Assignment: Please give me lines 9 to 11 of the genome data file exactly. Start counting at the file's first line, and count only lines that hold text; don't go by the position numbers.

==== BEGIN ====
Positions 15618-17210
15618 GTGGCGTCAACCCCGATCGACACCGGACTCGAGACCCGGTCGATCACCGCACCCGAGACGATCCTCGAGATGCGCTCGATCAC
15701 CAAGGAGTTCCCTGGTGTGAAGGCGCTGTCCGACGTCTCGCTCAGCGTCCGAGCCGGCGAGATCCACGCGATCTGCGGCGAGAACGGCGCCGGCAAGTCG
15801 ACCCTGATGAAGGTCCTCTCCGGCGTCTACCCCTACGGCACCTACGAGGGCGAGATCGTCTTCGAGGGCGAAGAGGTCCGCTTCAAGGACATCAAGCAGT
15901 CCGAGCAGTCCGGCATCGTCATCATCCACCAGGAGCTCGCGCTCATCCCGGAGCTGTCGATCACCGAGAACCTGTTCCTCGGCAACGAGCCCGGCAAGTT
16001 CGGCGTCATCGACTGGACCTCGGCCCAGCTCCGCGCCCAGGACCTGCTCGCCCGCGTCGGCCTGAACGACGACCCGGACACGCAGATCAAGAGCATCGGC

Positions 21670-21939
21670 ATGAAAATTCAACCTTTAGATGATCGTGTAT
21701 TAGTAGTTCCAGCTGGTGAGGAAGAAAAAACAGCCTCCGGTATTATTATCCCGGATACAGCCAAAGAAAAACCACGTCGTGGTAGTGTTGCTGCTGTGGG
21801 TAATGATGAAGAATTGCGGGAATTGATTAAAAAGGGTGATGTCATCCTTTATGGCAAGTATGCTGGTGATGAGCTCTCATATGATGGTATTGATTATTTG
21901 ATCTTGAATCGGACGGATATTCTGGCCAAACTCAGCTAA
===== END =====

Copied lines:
21701 TAGTAGTTCCAGCTGGTGAGGAAGAAAAAACAGCCTCCGGTATTATTATCCCGGATACAGCCAAAGAAAAACCACGTCGTGGTAGTGTTGCTGCTGTGGG
21801 TAATGATGAAGAATTGCGGGAATTGATTAAAAAGGGTGATGTCATCCTTTATGGCAAGTATGCTGGTGATGAGCTCTCATATGATGGTATTGATTATTTG
21901 ATCTTGAATCGGACGGATATTCTGGCCAAACTCAGCTAA